Psychologist Licensure Requirements in Maryland
Maryland psychologists are licensed by the Board of Examiners of Psychologists (http://dhmh.maryland.gov/psych/SitePages/Home.aspx). Candidates are licensed on the basis of education, examination, and supervised practice.
Maryland licenses both practice-oriented psychologists and non- practice oriented psychologists, but sets slightly different standards for each. Clinical, counseling, and school psychology are all considered practice-oriented.
Psychology associate is a lesser status that allows individuals who have education at at the least the master’s level to perform psychological services under supervision. Some doctoral graduates apply for this status so that they can accrue post-graduate hours legally; others are exempted.<!- mfunc feat_school ->
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Select a Maryland Psychologist License topic below…
- Education Requirements
- Supervision Requirements
- Psychologist Exam
- Application & Related Materials (Link to Form)
- Criminal History Check
- Licensure by Endorsement
- Contact Information: Board and Professional Organizations
Psychologist Education Requirements
The foundation is a doctoral degree in psychology. Doctoral programs are acceptable if they are accredited by the American Psychological Association (APA) or Canadian Psychological Association (CPA) or have been designated as psychology programs by the National Register/Association of State and Provincial Psychology Boards.
Click Here to learn more about psychology education options based on your current educational attainment.
Supervised Experience Requirements
A psychology candidate will need 3,250 hours of supervised professional experience. A clinical, counseling, or school psychology candidate must do 1,750 of these hours as part of a formal internship, completed within a 24-month period. The other hours may be completed at some other point after the first year of the doctoral program is complete.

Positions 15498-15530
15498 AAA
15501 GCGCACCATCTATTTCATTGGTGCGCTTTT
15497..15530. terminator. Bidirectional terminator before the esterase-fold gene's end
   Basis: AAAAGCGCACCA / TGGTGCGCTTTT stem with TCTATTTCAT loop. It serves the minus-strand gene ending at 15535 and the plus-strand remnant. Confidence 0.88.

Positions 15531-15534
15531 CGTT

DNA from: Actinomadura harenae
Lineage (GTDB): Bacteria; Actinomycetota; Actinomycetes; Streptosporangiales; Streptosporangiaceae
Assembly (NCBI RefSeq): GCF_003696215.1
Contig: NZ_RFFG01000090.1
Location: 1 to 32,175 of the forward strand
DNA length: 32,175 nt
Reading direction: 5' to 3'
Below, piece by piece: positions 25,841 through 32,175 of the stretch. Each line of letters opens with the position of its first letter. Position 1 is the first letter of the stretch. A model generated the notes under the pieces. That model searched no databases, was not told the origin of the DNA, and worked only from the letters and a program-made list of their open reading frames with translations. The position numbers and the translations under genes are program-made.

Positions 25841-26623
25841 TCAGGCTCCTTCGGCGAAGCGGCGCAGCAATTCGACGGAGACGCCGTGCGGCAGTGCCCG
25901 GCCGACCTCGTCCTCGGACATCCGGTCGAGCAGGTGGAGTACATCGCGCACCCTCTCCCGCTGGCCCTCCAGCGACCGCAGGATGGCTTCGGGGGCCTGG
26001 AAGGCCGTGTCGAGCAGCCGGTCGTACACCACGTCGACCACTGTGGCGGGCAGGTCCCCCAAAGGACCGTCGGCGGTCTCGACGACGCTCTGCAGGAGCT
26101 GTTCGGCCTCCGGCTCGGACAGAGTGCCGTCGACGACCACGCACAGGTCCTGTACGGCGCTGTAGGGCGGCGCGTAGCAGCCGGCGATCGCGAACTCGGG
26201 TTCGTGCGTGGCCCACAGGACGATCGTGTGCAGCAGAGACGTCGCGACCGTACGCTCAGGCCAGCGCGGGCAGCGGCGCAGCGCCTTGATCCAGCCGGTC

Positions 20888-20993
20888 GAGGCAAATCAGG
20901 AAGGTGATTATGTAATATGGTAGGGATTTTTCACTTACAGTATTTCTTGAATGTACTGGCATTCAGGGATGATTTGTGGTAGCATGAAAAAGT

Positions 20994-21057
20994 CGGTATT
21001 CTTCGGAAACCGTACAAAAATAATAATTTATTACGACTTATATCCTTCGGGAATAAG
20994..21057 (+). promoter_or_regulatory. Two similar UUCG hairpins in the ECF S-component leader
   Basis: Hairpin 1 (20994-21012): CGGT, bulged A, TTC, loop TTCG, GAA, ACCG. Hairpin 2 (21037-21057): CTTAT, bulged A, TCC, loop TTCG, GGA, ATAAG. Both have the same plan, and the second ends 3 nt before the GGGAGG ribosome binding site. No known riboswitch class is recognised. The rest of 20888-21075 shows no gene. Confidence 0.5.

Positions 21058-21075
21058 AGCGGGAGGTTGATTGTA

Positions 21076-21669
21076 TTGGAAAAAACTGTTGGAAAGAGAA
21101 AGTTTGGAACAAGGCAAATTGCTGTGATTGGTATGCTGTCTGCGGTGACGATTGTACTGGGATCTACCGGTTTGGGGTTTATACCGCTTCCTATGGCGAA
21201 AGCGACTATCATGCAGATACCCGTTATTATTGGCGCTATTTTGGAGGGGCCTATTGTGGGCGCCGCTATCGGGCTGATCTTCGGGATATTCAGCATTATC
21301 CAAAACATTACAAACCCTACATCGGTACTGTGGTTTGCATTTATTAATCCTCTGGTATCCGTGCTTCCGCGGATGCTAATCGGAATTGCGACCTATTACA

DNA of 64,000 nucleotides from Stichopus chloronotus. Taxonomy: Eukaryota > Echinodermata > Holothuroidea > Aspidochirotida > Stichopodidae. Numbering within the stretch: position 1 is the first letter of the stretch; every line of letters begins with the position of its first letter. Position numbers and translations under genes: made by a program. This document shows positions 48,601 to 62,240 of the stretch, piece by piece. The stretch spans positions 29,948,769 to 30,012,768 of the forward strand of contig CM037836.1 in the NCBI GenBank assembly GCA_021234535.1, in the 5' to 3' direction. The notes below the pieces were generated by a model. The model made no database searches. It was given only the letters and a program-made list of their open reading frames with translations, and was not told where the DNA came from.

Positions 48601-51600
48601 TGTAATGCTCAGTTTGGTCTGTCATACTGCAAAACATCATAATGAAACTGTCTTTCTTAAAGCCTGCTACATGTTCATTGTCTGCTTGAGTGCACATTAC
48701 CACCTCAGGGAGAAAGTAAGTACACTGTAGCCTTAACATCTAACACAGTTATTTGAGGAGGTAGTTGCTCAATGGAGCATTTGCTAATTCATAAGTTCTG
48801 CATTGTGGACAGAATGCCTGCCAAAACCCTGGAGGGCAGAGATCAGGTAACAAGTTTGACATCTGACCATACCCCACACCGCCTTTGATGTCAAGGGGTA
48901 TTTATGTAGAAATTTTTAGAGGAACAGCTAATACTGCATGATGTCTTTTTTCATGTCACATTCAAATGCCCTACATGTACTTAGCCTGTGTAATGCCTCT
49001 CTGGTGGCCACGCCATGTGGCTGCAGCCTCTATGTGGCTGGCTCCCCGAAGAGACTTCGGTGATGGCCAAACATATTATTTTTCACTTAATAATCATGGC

Maryland accepts pre-internship and post-doctoral hours as well as hours that were earned after the internship but before the doctoral degree. The licensing agency notes that this is because some candidates spend a significant period of time after the internship writing their doctoral dissertations and it is possible to earn supervised, creditable hours during this period. They are to be coordinated through the academic institution and guided by a written training plan. For every 20 hours worked, there is to be two ours of individual supervision and two hours of other learning experiences such as group supervision or seminars. However, candidates should be aware that many states require that a certain number of experience hours be post-doctoral and that their experience will not qualify them for licensure in all jurisdictions.
At least 50% of the pre-doctoral hours that are credited to a practice-oriented psychology student either before or after the formal internship should be treatment-related. At least 25% should consist of direct provision of services.
At least 75% of post-doctoral supervision must be face-to-face with a psychologist. If a post-doctoral candidate needs to receive supervision from an on-site psychologist or needs to have some supervision take place in a format other than face-to-face, supervision should be sought from the Board beforehand. A supervisee will use a title like intern or resident tat accurately represents status.
Candidates who will be accruing post-doctoral hours in any other than an exempted setting will need to apply to the Board for approval as psychology associates.
Supervised Professional Experience for Psychologists Who Are Not Practice-Oriented